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Astronaut on a Space Walk

Prepare to walk in space! Create an astronaut as you learn about space exploration.

  • Grade 3
    Grade 4
    Grade 5
  • Multiple Lesson Periods
  • Directions

    1. Who was the first human to venture into space? What was the mission? What did scientists discover? Read about the history of space flight and the key countries and people responsible for its success. Have students research the components of astronaut gear.
    2. Students design a replica of an astronaut in space using these ideas to whet their imagination! If it takes students multiple sessions to create their astronaut, store the pieces in a resealable plastic container so the modeling compound will continue to stick to itself.
    3. Have students use a foam ball for the astronaut’s head and space helmet. Cover it with a thin layer of black Model Magic® modeling compound. Blend the seams into each other.
    4. Cover a chenille stem with a long rope of white Model Magic. Loosely coil the coated chenille stem to look like the oxygen hose that goes from the astronaut’s pack to the spaceship. (Hint: To keep the compound from sticking to itself when coiling, wrap it around a small cup. Press the ends onto the cup to hold it in place. Cut off these ends later.)
    5. Choose a snack canister for the torso of the astronaut. The bigger the torso, the bigger the astronaut! Make sure the size is appropriate for the head. For the astronaut body, create basic arms, legs, and feet out of crumpled aluminum foil. Do not add hands yet. Bend and position them into place, stemming from the snack canister torso. Keep the arms at the top of the canister to build shoulders. When complete, tape the arms to the canister.
    6. Use white Model Magic patches to smooth over hard edges and create shoulders. Then cover the entire body with a thin layer of the same color. Using the edge of a rounded modeling tool or a finger, push in a wrinkled texture for the suit.
    7. Press the black covered foam ball onto the top of the torso for a space helmet. Roll a thin white Model Magic layer flat. Cut a straight edge on one side with Crayola Scissors. Cover a little more than half of the back of the helmet with it, straight edge front. Remove any extra Model Magic that goes past the shoulders. Then roll two long skinny ropes of white and one long skinny rope of another color of Model Magic compound, about the same length. Make them long enough that they can wrap around the base of the helmet. Wrap one of the ropes around the base of the helmet where the shoulders meet the helmet. Stack the other rope on top. Use tools to etch in details or to blend the seams.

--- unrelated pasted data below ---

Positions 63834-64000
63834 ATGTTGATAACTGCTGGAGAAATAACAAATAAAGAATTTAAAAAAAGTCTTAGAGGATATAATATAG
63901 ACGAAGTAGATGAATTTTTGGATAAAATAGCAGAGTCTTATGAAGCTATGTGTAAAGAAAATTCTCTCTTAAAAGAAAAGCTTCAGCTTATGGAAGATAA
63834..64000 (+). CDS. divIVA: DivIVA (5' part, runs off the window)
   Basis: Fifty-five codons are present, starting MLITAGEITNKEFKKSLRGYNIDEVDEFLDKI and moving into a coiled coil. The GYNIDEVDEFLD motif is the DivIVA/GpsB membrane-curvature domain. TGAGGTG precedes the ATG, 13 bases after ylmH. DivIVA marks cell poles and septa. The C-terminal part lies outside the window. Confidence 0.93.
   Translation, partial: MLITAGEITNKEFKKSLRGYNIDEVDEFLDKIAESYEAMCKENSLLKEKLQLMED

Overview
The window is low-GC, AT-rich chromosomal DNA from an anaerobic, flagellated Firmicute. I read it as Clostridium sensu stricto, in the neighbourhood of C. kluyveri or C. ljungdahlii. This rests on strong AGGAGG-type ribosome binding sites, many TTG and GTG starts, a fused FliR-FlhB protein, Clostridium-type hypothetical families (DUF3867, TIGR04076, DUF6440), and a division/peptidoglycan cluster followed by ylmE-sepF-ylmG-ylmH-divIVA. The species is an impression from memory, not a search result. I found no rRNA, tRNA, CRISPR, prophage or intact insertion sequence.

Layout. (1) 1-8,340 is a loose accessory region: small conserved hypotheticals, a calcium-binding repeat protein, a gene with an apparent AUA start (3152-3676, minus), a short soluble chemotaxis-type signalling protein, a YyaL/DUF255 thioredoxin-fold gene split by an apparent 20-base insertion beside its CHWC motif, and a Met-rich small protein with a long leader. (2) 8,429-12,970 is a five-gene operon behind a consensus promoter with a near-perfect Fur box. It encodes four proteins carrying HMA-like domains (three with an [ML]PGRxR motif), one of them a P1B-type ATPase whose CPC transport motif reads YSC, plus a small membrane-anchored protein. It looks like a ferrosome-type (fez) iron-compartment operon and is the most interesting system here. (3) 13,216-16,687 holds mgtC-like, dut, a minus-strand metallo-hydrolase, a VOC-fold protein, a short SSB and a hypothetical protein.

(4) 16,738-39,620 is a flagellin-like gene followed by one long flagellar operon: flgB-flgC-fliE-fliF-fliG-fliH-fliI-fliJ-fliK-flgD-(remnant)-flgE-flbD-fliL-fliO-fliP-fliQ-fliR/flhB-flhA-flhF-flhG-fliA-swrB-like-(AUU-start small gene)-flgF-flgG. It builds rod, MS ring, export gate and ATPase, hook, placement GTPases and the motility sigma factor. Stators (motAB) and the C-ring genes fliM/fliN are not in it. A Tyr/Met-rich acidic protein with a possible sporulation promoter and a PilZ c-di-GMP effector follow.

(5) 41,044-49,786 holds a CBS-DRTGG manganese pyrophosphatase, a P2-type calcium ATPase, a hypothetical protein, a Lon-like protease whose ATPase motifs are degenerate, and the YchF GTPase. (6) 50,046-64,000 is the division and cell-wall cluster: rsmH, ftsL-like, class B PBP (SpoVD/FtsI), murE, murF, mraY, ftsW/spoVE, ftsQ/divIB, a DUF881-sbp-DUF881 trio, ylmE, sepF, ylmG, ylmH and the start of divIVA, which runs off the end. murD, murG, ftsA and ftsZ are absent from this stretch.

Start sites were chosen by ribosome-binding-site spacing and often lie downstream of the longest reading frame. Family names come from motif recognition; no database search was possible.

8. For gloves, take two small balls of any color of Model Magic compound and flatten them a little. With a tool, cut out two opposite glove shapes. Press the edge of a tool into the spots where the fingers touch to create the look of fingers. Then attach the gloves to the ends of the arms. To cover the area where they meet, roll two long, skinny ropes of Model Magic for each glove and wrap them around where the arm and glove meet.
    9. To create the tread on the boots, roll two long skinny ropes of a light color of Model Magic compound. Wrap one of them on the bottom of each boot and flatten. Use a tool to etch vertical tread marks all around the boots.
    10. For the astronaut’s backpack, use a small cardboard box about the size of a box of raisins. Cover the box completely with a thin layer of white Model Magic compound. Add details and press the pack on the astronaut’s back.
    11. For the hoses that connect from the suit to the pack, roll four small balls of a light color and flatten onto the chest of the suit. Roll four thick long ropes of white Model Magic compound similar in length. Attach each one from the bottom of the backpack to the spots on the front of the suit. Add texture to the hoses with tools.